OSTEC 2015 - Orthopaedic Surgery and Trauma Experts Conclave
Pierre Hoffmeyer & James Waddell & Peter BiberthalerSICOT Active Members - Geneva, Switzerland & Toronto, Canada & Munich, Germany
Ashok Johari, Lalit Maini, Peter Biberthaler, James Waddell, DD Tanna, Pierre Hoffmeyer
On 2 April 2015, we received an e-mail from Professor Ashok Johari. It was a proposal to participate in a series of lectures to be given in five major cities of India during a period extending from 13 to 19 July. These lectures were under the auspices of the SICOT India Foundation and were sponsored by Pharmasquire. Indeed, it is not often in the life of an orthopaedic surgeon that one receives an invitation to participate in an educational event of this magnitude. The decision was easy, of course: a resounding yes! What an honour to be invited to participate in such a travelling round of conferences euphemistically called a “Road Show” by Ashok Johari. A quick check of the agenda, a reshuffle of various meeting dates, and a rescheduling of some surgeries did the trick, thanks to our efficient secretarial staff and to the understanding and support of our families.
The chosen travel companions were Professors James Waddell from Toronto, Peter Biberthaler from Munich, and Pierre Hoffmeyer from Geneva. Prof Johari asked us to send him our preferences as to the content and topic of the talks we were meant to give. Things turned out to our satisfaction. Jim Waddell took over the topic of the fractured neck of femur, Peter Biberthaler covered fractures and dislocations of the elbow and Pierre Hoffmeyer presented proximal humerus fractures. Each of us was asked to present a conference and to discuss a series of cases which allowed for good interaction with the members of the audience. We were then asked to participate in two panel discussions led by the local surgeons, interactively with the audience, on the general topics of upper and lower extremity fractures.
The programme started at 10:00 each morning in all five cities (Kolkata, Hyderabad, Chennai, Mumbai, and Delhi). Peter Biberthaler spoke comprehensively about dislocations and fractures around the elbow and after his conference presented cases to be discussed. An Audience Response System (ARS) was in place so that members of the audience could participate in the discussion by voting on multiple choice questions concerning the presented cases. This always gave rise to heated discussions. After a short tea break the programme continued with a presentation on fractures of the humeral head given by Pierre Hoffmeyer. This was followed by case discussions and again the ARS was used. After the two specific conferences and case discussions, a general discussion on trauma of the upper extremity took place, led by the local hosts and where the foreign panelists were asked to actively participate giving opinions on all presented cases. Lively interaction with the audience took place during these presentations.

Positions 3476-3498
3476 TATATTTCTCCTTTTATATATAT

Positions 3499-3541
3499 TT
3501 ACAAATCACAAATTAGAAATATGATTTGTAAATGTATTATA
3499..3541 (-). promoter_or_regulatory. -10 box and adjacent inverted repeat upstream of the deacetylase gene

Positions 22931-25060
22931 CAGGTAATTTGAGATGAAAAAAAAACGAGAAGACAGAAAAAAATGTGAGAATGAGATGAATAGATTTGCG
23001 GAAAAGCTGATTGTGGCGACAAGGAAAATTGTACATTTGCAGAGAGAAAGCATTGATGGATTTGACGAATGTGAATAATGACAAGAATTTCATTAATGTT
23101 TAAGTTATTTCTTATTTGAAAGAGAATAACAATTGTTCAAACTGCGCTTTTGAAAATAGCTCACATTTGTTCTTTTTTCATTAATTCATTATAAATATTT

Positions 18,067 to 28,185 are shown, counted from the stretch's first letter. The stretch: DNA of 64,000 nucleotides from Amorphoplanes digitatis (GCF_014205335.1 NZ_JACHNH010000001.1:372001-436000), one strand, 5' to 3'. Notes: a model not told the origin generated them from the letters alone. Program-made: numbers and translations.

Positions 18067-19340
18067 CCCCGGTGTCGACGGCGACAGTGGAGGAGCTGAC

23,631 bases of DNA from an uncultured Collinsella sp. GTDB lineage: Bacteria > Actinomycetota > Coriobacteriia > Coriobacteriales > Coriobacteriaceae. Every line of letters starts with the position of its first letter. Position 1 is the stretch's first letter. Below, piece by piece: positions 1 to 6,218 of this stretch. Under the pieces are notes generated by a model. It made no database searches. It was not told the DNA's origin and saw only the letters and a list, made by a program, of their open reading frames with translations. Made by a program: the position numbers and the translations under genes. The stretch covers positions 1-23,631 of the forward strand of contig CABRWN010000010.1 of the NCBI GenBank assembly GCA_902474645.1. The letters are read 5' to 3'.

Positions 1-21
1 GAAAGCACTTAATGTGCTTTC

In the afternoon session, after an excellent lunch-buffet, the programme continued with Jim Waddell’s lecture on fractures of the femoral neck, also followed by case presentations and ARS questions. The meeting continued after tea by a conference from a local faculty member usually dealing with a specific lower extremity trauma topic. The meeting closed at 17:30 on a discussion of cases with the foreign faculty panel and case presentations from the local host faculty.
The local hosts were well renowned and celebrated Indian colleagues and were integrated into the event bringing a local flavour to the meeting. In each city a conference and a case presentation session was led by one of the Indian Professors. In Kolkata, Prof John Mukhopadhaya gave a conference on fractures of the proximal tibia and led discussions along with Prof Arindam Banerjee on trauma to the lower extremities. In Hyderabad we were joined by Prof N.S. Laud who gave a masterful conference on the approaches to the treatment of intertrochanteric fractures and also together with Prof Arindam Banerjee, led the discussion on trauma to the lower extremity. In Chennai, Prof Laud gave his lecture on intertrochanteric (ITT) fractures and with Prof R.H. Govardhan led a discussion on complex trauma situations of the lower extremity. In Mumbai, Prof Tanna presented a lecture on ITT fractures and with Prof Laud animated a discussion on cases of major lower extremity trauma. Our final destination was in Delhi where Prof Tanna lectured on ITT and with Dr Lalit Maini organised a discussion centered on case studies involving lower extremity trauma.
The conference venues and accommodations were well adapted to the event, i.e. large rooms, seating more than 250 were always on hand. The electronics available functioned flawlessly, beamers delivered good quality images, videos ran well and the audio worked satisfactorily.